• Dried herbs: 1-2 years
  • Dried mushrooms: 1-2 years if stored in the pantry, 3 months if stored in the panty after opening

Dehydrated foods should be stored in an airtight container in a cool, dry area. The shelf-life for these items depends on several factors and may range from several months to several years.

Proper preparation is key when it comes to dehydrating foods. Be sure to slice foods evenly and aim for similar-sized pieces, which can help ensure that foods dehydrate at the same rate.

Fruits and vegetables should be between 1/4-inch (0.6-cm) to 1/2-inch (1.3-cm) thick, while meat, fish, and poultry should be even thinner, if possible.

Blanching, a preparation technique that involves immersing foods into boiling water then placing in ice water, can also help preserve the flavor of fruits and vegetables before drying.

Soaking sliced fruits in an acidic solution, such as citric acid or lemon juice, can also prevent changes in color and texture.

Additionally, avoid drying ingredients with a stronger scent, such as garlic or onions, with other foods that have a more mild or neutral aroma.


Cutting foods evenly, blanching fruits and vegetables, and soaking sliced fruits in an acidic solution before drying them can be beneficial. You should also avoid drying foods with a strong smell together with other ingredients that have a more mild aroma.

While dried foods can definitely be a healthy addition to a nutritious and well-rounded diet, they come with a few downsides that you should consider.

First, note that dried foods contain a similar set of nutrients as fresh foods, yet are packaged in a smaller and more condensed forms.

This can make it easier to overeat, which may lead to you consuming more calories, sugar, or sodium (5).

Furthermore, dehydration could lead to some slight changes in the nutritional value of your foods. This may reduce the amount of certain vitamins and minerals, such as vitamin C and beta-carotene (9).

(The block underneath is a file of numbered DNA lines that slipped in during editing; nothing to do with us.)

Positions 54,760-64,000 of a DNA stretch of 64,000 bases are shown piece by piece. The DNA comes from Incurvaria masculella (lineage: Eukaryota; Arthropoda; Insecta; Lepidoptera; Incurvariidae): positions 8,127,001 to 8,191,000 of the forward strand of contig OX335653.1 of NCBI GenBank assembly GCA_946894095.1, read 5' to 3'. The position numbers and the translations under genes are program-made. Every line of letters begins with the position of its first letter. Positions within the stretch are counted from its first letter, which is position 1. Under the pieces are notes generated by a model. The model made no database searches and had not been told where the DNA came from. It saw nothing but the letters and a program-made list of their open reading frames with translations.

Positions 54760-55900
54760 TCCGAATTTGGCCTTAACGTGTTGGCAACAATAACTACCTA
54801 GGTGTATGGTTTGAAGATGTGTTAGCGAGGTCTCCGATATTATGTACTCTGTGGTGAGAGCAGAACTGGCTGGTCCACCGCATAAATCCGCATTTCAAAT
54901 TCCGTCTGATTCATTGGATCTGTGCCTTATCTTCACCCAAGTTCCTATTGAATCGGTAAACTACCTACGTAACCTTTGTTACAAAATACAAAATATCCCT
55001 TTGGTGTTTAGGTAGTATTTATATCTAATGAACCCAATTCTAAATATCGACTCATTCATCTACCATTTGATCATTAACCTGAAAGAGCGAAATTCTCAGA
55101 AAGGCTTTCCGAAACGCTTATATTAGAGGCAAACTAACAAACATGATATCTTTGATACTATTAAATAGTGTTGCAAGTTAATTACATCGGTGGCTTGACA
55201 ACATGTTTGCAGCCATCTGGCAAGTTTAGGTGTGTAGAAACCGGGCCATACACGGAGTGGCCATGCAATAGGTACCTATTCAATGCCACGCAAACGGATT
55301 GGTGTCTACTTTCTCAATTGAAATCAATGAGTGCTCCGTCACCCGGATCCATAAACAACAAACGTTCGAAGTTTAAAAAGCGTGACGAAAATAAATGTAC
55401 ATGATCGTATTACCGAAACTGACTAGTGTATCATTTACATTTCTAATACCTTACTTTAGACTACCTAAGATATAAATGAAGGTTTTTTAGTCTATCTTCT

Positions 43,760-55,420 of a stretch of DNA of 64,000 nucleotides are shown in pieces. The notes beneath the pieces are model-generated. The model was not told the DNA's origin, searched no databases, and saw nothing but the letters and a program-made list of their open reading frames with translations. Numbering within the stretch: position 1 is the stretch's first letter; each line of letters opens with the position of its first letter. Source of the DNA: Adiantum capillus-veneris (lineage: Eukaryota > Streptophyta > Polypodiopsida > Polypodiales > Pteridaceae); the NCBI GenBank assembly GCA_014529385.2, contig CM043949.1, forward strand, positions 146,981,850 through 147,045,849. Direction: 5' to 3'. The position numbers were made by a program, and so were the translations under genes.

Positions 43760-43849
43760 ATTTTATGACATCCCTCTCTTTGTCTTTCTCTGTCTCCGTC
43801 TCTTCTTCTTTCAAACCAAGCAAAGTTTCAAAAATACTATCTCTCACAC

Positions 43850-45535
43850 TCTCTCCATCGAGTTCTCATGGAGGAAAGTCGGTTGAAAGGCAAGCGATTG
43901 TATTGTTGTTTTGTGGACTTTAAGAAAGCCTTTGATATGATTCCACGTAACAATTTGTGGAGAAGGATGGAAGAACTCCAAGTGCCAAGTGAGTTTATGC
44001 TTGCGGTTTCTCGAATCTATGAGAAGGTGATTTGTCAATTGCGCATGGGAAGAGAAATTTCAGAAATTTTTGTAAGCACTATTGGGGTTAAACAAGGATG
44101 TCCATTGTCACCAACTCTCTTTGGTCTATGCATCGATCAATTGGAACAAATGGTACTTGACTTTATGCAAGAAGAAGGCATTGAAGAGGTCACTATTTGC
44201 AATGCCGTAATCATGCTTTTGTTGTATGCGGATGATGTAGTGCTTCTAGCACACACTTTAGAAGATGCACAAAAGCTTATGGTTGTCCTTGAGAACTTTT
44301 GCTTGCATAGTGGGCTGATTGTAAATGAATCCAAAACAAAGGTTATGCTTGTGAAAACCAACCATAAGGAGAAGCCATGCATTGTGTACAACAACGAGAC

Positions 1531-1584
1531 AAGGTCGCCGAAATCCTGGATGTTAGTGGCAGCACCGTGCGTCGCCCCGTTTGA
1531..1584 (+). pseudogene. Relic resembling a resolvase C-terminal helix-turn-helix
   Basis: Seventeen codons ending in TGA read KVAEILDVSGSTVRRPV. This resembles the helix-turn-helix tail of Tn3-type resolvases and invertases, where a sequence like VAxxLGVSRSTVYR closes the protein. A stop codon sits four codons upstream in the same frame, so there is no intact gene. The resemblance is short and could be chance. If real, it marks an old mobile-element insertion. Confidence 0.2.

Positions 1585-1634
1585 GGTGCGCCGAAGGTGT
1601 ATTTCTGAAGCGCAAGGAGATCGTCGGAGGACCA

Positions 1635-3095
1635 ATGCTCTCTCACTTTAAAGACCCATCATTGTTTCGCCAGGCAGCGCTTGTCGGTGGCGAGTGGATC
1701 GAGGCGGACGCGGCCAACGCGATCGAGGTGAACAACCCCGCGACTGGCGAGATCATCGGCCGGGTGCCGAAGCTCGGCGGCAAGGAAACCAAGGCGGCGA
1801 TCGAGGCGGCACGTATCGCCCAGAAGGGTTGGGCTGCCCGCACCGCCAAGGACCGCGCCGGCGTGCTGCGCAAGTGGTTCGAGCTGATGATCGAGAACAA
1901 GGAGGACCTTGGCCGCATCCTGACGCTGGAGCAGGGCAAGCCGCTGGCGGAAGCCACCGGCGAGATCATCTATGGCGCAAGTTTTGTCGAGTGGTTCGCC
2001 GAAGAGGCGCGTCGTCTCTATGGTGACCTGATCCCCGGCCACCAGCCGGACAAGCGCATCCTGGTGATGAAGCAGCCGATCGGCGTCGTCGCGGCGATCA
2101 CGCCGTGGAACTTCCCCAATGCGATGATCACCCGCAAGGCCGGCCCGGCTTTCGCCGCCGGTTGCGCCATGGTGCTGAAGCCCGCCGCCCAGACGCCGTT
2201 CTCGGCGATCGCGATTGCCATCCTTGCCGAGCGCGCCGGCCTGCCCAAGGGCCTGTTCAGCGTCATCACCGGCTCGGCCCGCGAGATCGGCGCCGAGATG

Finally, keep in mind that moisture is removed from foods during the dehydration process.

It’s estimated that around 20-30% of your daily water intake comes from food sources, including foods with a high water content like fruits and vegetables (10).

For this reason, it’s important to ensure you’re drinking plenty of water or enjoying a variety of fresh fruits and vegetables. Eating dried foods requite you to drink more water to meet your hydration needs.


Dried foods are more condensed than fresh foods, which can increase the risk of overeating. Dehydration may also slightly alter the nutritional value of some ingredients and are not as hydrating as fresh foods.

There are a variety of foods that can be dried, as well as many different methods that can be used.

However, keep in mind that dehydrating foods decreases the water content of your foods, may make it easier to overeat, or may slightly alter the nutritional value for some foods.

At any rate, enjoy your dried foods in moderation.

Just one thing

Try this today: Dried fruit can be a portable and convenient snack option when you’re on the go. A few of my personal favorite dried fruit snacks include fruit leather, dried mango, and banana chips.